This is the first blog post of a series about understanding how to improve performances developing with .net core and C# 7.2.
Some parts are purely theory, so it’s not about .net or C# 7.2, but it’s mostly the first post of the series, for the reader to understand the basics of CPU and Memory.
This series is intended for any kind of readers, especially the ones who a not familiar with the topic and are willing to understand the basics.
For the experts on the matter, you may find these posts are lacking depth, but it’s on purpose: the goal is not to thoroughly explain everything, it would be too big and ending up confusing most readers, but instead explaining what matters, why it matters and how to deal with it.
If you have remarks, typo corrections, or simply read posts still in progress, you can check my dedicated GitHub repo.
It’s not a secret that Microsoft decided to focus on improving performances for the 2.1 release of .net core.
The main driver is to improve asp.net core but it doesn’t mean the new features only target the web server. Most of the time when it’s about performances you have to dig to the lowest layer in order to bring game changers and this time was no exception.
What is interesting, from my point of view, is that we’re starting to see some features that bring us closer to low level/high performance language such as C++.
The goal of this post series is to :
C# is about writing clean code to achieve high maintainability and meet good programming practices/standards. Writing optimized code often drives you away from these principles, finding the right balance is definitely a key aspect for the programmer.
Well, there are many reasons and I won’t detail all of them, mostly because I couldn’t, but there’s some of them we can focus on:
C# is a pretty high level programming language, it’s pretty easy/safe to use, that’s why you have things like the bullets #1 to #4 above. On the other hand it’s also easy to not being aware of what matters to optimize things up.
Let’s not focus on the #5, because there’s few things we can do about it. If we take a close look at #1 to #4 we will see there’s a common theme: memory!
Is memory important? Yes, you bet!
CPUs are getting more and more powerful the years passing by, but we don’t see the same trend going on for memory, see below:
Computer Architecture: A Quantitative Approach by John L. Hennessy, David A. Patterson, Andrea C. Arpaci-Dusseau
It means that in order to keep the CPU busy, we have to develop our code & data in a memory friendly way, because accessing data directly to memory will cost more than you may think!
There’s a very good analogy that you can read here that basically gives you crucial information.
Let’s summarize it.
Today, most of the CPU instructions that don’t involve memory access or very complex computation will take one cycle to execute, you have a 4Ghz CPU so it’s 4 billions instructions per second per logical core (so 32 billions for a hyper-threaded quad cores).
Let’s scale things to understand their impact better:
|Access type||Real duration||Scaled duration|
|One CPU Cycle||0.4ns||1 second|
|Cache L1 Access||0.9ns||2 seconds|
|Cache L2 Access||2.8ns||7 seconds|
|Cache L3 Access||28ns||1 minute|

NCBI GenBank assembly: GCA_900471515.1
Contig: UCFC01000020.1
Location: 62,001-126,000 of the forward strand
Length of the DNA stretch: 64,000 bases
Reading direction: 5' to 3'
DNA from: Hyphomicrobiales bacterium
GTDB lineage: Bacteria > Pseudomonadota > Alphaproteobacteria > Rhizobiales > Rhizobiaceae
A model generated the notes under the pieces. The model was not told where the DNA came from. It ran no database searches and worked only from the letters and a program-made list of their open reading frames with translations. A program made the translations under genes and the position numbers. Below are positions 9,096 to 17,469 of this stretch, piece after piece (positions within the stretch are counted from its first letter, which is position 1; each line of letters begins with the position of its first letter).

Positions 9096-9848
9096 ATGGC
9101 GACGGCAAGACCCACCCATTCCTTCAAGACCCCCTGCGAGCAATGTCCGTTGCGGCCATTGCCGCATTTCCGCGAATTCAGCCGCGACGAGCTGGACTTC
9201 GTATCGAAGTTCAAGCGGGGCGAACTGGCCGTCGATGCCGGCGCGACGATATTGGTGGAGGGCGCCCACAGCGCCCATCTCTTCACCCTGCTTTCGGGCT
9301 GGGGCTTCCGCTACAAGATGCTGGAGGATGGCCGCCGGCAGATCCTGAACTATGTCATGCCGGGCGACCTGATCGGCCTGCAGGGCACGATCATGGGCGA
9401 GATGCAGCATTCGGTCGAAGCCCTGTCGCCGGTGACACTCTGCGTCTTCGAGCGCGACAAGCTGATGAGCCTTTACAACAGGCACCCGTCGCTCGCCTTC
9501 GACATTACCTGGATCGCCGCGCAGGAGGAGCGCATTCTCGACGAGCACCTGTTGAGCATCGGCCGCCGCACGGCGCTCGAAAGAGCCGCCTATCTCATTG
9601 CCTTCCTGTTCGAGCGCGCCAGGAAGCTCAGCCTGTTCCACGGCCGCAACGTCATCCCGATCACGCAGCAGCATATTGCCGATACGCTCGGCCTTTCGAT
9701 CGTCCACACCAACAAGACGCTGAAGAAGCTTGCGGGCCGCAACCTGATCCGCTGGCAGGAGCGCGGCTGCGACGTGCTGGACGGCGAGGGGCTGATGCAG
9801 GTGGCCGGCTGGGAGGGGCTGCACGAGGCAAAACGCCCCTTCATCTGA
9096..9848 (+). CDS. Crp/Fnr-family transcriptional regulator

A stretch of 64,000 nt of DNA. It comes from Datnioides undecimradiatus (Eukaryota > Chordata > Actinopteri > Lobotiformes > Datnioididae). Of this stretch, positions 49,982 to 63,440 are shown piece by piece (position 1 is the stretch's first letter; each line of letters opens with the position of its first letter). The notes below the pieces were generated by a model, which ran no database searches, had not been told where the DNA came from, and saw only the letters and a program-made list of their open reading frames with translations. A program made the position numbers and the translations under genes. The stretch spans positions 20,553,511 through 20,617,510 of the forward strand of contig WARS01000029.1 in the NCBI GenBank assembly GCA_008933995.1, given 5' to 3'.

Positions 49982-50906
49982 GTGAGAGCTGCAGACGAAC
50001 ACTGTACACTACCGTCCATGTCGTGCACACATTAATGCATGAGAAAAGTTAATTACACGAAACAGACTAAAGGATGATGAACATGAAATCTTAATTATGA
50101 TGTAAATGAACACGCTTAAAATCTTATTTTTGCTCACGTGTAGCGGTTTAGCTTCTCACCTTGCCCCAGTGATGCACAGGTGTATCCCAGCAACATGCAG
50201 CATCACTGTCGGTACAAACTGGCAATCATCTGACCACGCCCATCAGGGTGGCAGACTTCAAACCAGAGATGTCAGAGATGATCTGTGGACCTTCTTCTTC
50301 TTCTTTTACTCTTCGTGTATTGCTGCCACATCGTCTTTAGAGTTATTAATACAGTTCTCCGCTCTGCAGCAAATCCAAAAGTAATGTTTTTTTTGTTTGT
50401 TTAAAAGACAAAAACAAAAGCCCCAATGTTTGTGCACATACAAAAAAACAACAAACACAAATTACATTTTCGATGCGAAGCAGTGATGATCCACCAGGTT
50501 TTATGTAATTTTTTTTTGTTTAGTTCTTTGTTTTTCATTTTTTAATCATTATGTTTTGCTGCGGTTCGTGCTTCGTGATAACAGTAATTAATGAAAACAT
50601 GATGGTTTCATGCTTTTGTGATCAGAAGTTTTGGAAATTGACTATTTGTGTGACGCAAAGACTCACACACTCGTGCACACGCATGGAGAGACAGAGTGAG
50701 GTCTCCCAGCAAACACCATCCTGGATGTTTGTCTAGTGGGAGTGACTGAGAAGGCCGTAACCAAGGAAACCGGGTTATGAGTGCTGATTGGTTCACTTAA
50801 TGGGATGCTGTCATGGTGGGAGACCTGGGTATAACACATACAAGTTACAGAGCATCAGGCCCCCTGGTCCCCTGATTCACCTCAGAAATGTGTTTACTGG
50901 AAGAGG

|Main memory Access||~100ns||4 minutes|
Compared to one CPU cycle:
So yes, you can understand that the more you are memory friendly (we’ll explain roughly what it implies) the better you’ll have chances to hit the CPU cache, getting you significant performance boost!
Put it differently, compared to main memory access:
So worrying about the JIT not being fast enough may not be the main reason, you can leverage things yourself by being aware of what the CPU needs to execute as fast as possible.
There are a lot of good, in-depth articles/posts out there explaining why the CPU cache is important and how to work with it. This topic can get really complex very quickly, here, again, we will try to keep things simple.
4 x 32KBytes, here the ‘4 x’ means we’ve a dedicated cache for each Core of the CPU: that’s right L1/L2 have dedicated caches for each CPU Core. ’32KBytes’ is the size of each for one CPU Core.
8-wayis about ‘associativity’, which is a rather complex topic. Follow the link is you’re curious and brave!
More about how a CPU cache works.
Yes, the GC is a very nice and handy feature, but as each feature, it’s not a silver bullet, it’s not something you have to rely on 100% of the time, and definitely not in .net! The GC is only used when you involve
class based types,
struct ones are not. So yes, there’re ways to minimize pressure on the GC and you should know about them!
It’s easy to copy data, to isolate it for the sake of a good design (or easy and well readable code), it may not harm when the size is small and the frequency of the operation is low, but when one of these two factor increase, things amplify and performances are dropping.
One of the best example is the
String class, it’s allocated on the heap and it’s immutable, which means all methods that change the string will return a new object! It’s a lot of memory traffic and the developer is most of the time not aware of this.
Luckily for us we have new weapons to improve things on this area.
C# is a high-level language, we don’t pay attention to how we define the data in the types we design and it’s a big mistake when we want things to be driven by performances. Again, this is more about convenience, because the language don’t prevent you to improve things: you just don’t know/care to do it.
This was just the first post of the series and we talked mostly about theory, it was important to lay these foundations for the posts to come.
Starting the next post we’ll start talking concrete stuffs with examples.